Scientists are taking a closer look at Uranus after strange patterns turned up in images from 30 years ago. Engadget reports that researchers looking at data from NASA's Voyager 2—which became the only spacecraft ever to fly by Uranus when it did so in 1986—noticed that the amount of material in some of the planet's rings varies from time time. This pattern of shifting material was present in two of the Uranus' 13 rings, according to Gizmodo. "There's something breaking the symmetry," researcher Matt Hedman says in a press release. He and fellow researcher Rob Chancia believe that something is two undiscovered moons.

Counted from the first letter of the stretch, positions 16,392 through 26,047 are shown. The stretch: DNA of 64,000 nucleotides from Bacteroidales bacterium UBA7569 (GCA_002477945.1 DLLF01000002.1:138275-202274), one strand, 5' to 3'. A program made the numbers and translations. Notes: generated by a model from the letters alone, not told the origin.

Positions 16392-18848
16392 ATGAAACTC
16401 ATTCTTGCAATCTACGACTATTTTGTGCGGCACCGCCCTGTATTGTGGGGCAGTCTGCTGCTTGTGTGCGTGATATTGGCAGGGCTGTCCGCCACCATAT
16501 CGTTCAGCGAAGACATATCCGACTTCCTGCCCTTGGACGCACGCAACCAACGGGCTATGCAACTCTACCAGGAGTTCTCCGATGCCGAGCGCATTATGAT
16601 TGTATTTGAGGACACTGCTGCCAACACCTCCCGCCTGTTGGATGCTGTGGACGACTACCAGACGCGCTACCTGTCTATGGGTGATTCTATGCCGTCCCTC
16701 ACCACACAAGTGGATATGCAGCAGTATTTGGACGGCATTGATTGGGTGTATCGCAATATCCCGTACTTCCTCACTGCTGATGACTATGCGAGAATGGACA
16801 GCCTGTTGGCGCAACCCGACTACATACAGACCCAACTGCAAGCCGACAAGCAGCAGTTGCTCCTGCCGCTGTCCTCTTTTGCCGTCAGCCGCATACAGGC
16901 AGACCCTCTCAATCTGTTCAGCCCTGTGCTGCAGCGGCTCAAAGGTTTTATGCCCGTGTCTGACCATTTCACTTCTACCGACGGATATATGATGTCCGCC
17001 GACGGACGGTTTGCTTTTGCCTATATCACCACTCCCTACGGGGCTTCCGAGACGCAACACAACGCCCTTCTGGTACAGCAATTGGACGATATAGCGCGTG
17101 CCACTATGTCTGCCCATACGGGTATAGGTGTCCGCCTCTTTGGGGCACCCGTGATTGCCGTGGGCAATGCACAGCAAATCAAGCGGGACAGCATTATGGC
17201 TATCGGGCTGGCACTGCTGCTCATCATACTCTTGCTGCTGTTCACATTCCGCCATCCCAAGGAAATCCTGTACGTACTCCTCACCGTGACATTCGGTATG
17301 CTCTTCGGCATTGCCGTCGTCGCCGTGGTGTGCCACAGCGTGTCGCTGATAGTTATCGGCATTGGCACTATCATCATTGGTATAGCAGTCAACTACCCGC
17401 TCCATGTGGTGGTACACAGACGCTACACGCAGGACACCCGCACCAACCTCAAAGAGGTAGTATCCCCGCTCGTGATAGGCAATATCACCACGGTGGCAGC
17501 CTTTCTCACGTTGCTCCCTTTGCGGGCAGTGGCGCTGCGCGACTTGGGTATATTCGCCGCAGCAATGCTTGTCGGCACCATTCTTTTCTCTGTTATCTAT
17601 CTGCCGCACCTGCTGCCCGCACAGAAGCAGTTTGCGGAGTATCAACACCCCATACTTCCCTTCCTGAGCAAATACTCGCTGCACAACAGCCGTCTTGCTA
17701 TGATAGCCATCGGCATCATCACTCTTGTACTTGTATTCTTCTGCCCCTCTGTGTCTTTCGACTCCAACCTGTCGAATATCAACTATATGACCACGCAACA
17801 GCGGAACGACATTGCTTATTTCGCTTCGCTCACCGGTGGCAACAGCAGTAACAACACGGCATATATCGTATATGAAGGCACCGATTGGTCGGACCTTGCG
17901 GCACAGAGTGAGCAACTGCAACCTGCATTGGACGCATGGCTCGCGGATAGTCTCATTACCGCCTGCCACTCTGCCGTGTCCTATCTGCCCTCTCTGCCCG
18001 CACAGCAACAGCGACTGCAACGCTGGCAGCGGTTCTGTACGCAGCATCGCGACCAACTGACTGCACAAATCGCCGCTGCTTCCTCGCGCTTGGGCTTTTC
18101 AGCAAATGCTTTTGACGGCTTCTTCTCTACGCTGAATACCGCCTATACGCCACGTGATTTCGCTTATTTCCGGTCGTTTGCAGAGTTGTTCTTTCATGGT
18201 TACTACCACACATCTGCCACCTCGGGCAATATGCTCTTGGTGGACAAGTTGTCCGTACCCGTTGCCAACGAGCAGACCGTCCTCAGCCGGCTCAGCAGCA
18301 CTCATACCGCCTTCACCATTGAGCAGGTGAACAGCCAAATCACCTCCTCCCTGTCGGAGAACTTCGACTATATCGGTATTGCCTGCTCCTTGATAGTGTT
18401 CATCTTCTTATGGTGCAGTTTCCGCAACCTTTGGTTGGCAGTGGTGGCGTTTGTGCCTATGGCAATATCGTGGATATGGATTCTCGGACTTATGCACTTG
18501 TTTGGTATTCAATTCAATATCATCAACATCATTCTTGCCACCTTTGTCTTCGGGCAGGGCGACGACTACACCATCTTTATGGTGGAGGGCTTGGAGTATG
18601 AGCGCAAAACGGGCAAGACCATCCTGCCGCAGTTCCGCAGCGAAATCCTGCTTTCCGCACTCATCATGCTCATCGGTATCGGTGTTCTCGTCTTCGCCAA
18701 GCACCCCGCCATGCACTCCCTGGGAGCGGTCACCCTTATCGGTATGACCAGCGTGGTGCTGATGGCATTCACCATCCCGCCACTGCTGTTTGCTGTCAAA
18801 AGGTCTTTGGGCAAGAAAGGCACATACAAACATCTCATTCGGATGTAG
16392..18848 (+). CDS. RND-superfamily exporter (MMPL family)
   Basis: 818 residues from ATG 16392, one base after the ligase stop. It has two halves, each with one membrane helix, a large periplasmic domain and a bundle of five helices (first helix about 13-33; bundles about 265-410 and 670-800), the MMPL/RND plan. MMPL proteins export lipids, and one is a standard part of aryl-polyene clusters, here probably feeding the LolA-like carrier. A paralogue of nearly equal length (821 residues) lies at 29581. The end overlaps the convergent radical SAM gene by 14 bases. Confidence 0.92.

The idea is that the two new moons—which would bring Uranus' total up to 29—are orbiting outside the planet's rings, leaving wakes behind them, according to a study being published soon. Similar things called moonlet wakes occur in Saturn's rings. Researchers estimate the new moons circling Uranus are between 2 miles and 9 miles across—smaller than any of Uranus' other moons. "We haven't seen the moons yet, but the idea is the size of the moons needed to make these features is quite small, and they could have easily been missed," Hedman says in the press release. The new moons may also be responsible for keeping Uranus' rings in check, which would explain why they are narrower than those of Saturn. (Another study found Saturn's rings and moons are younger than dinosaurs.)